With heat waves, wildfires, intense hurricanes, and other extreme weather events in the headlines, the ravages of climate change have become undeniable and unavoidable. Who or what is responsible for this?
It seems like a simple enough question, but like so many things about climate change, it gets more complicated the more you look into it. It turns out there are a number of ways of divvying up the blame.
To illustrate the point, I’ve borrowed some charts from a recent research note by the investment firm Morgan Stanley (with permission). They help distinguish who is emitting now from who emitted in the past, who’s emitting more and less over time, and which fuels and activities are driving the change. None of this data is original — it’s all public — but putting these charts in one place can help us wrap our minds around the many different ways that questions about responsibility for climate change can be phrased.
What question do we ask when we ask who’s to blame for climate change?
If the question is which country currently emits the most greenhouse gas emissions, the answer is China.
If the question is which country or region emits the most greenhouse gases, the answer is … still China, but “Other Asia” is coming up fast (even as Europe declines).
If the question is which country’s people emit the most greenhouse gases on a per-capita basis, the answer is Americans, by a fairly wide margin. (Canada and Australia also have high per-capita emissions, as do a few Middle Eastern countries, not on this chart.)
If the question is which region or country is responsible for the biggest portion of the greenhouse gases already in the atmosphere, for a long time, the answer was Europe …
… but these days, it’s a tie between North America and Asia, with Europe in third, according to Our World in Data.
If the question is which individual country is responsible for the most emissions, it’s the US, at almost double its nearest competitor, China.
Animation: The countries with the largest cumulative CO2 emissions since 1750
Ranking as of the start of 2019:
1) US – 397GtCO2
2) CN – 214Gt
3) fmr USSR – 180
4) DE – 90
5) UK – 77
6) JP – 58
7) IN – 51
8) FR – 37
9) CA – 32
10) PL – 27 pic.twitter.com/cKRNKO4O0b
— Carbon Brief (@CarbonBrief) April 23, 2019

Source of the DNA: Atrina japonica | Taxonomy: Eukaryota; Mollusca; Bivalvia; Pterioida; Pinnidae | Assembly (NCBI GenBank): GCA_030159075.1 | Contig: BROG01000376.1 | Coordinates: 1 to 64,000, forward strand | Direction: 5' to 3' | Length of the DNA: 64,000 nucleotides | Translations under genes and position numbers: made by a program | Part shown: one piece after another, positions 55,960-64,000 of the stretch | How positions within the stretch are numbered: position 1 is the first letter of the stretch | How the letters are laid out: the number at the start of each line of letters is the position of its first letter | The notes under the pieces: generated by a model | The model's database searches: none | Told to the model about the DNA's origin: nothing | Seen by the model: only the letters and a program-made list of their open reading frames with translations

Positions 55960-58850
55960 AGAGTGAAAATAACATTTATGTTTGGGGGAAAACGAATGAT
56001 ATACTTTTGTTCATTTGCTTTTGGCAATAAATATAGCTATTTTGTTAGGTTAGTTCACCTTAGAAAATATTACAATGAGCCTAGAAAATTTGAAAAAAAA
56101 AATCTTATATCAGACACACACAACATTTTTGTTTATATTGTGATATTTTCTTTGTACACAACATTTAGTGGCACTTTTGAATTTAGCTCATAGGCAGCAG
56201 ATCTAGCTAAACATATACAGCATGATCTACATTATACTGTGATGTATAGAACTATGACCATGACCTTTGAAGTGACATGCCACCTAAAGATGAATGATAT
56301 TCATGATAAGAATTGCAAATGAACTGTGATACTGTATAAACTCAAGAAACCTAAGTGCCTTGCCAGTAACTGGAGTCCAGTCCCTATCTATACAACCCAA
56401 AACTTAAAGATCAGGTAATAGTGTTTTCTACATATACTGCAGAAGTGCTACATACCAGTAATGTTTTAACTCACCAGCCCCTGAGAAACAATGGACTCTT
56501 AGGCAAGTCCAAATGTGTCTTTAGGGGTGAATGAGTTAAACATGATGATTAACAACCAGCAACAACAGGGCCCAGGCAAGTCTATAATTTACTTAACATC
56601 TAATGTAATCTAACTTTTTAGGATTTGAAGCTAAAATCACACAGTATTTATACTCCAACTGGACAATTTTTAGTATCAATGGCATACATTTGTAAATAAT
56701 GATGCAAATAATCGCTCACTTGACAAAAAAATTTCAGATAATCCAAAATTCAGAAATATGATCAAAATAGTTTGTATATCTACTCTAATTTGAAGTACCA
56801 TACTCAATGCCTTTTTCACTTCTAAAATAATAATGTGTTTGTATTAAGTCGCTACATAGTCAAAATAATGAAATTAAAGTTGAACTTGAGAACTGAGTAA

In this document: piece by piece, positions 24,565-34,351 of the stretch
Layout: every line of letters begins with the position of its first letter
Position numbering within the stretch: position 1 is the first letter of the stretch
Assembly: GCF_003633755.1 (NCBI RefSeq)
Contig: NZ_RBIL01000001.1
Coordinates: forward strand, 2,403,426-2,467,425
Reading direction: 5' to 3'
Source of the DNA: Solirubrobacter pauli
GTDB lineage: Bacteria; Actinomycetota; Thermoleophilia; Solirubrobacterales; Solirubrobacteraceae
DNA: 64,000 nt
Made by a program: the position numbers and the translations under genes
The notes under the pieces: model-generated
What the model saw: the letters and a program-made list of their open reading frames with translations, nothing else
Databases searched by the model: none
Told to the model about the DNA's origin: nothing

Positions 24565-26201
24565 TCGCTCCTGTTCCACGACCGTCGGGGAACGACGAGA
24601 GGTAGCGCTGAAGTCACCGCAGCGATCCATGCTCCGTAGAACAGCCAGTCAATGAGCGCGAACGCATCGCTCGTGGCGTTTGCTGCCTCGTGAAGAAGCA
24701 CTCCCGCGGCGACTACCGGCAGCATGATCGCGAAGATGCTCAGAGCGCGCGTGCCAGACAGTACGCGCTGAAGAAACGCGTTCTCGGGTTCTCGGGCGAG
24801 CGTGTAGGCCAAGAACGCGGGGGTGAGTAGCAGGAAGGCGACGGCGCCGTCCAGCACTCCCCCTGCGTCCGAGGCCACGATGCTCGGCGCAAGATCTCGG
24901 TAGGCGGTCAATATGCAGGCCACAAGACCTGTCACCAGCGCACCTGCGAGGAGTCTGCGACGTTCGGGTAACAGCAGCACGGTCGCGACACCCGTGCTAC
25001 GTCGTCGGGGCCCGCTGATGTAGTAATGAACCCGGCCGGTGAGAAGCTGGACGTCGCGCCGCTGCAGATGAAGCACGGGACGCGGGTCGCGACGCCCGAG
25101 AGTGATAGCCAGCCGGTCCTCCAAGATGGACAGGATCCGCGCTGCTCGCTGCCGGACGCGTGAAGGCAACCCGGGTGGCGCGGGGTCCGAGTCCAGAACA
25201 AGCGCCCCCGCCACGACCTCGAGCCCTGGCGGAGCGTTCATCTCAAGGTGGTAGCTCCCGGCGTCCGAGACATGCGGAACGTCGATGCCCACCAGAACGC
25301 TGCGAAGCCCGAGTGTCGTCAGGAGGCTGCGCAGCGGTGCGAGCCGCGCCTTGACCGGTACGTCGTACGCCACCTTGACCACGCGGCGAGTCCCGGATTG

If the question is which country or region is heading fastest in the right direction, the answer is Europe. (Look at China — is that a peak or a pause?)
If the question is which fuel has contributed most to climate change, the answer, as of the 21st century, is coal, followed by oil and natural gas.
If the question is which economic sector contributes the most greenhouse gases, the answer is electricity and heat.
This chart from Our World in Data makes it even clearer that, globally, the rising demand for electricity and heating is the main driver of emissions, with transport rising at a distant second.
The story told by the data
The story told by these charts is familiar to people who have followed climate change for a while. Fossil-fueled industrial development came to the EU, then it came to North America, and just as it was getting underway in China, the world found out that, oops, this development is going to destabilize the atmosphere and potentially devastate the biosphere. And what’s more, the amount of greenhouse gases already in the atmosphere means that humanity’s remaining carbon budget is perilously low. The model of development with a proven record of success has been revealed as extremely dangerous if it continues as it has in the past.
That’s a raw deal for China, as well as India, Vietnam, and other countries trying to raise their citizens to the level of affluence and comfort afforded those in the West. At the same time, it is mostly emerging economies that face the greatest risks from climate change, so they simply must change course, at their own peril.
In this mess of a situation, the answer to the question of responsibility for climate change is always yes, and. Yes, North America and the EU ought to acknowledge their historical responsibility for emissions. They ate up most of the carbon budget, developing in a way that is now off limits the world’s billions of poor people. In exchange for this good fortune, they have an obligation to help the emerging economies of the world shift to sustainable development and increase their resilience to the climate damages.
And China, India, and other developing nations have a responsibility to see that, for better or worse, they are in the climate driver’s seat in the coming century and that every bit of fossil-fueled development bakes in more suffering later in the century.
North America and the EU owe the world some room (and some help) to raise their standard of living; the rest of the world owes it to itself to try to decouple welfare from material consumption and waste.
In the end, the conversation about responsibility leads where all climate conversations lead: The only hope of avoiding catastrophic damage is most every country decarbonizing as rapidly as they are capable, regardless of their histories and rivalries.
Electricity must be rapidly decarbonized to get rid of coal; heating and transportation must be rapidly electrified to get rid of oil and natural gas. Wealthy countries should mobilize to drive down the costs of clean-energy technologies through research and large-scale deployment; developing nations should work as hard as possible to substitute clean technologies when long-term industrial policy and infrastructure decisions are being made. And those with resources should help those with fewer prepare for the turbulent century to come.
Whoever’s fault it is, we either all chip in to solve it or we all suffer.
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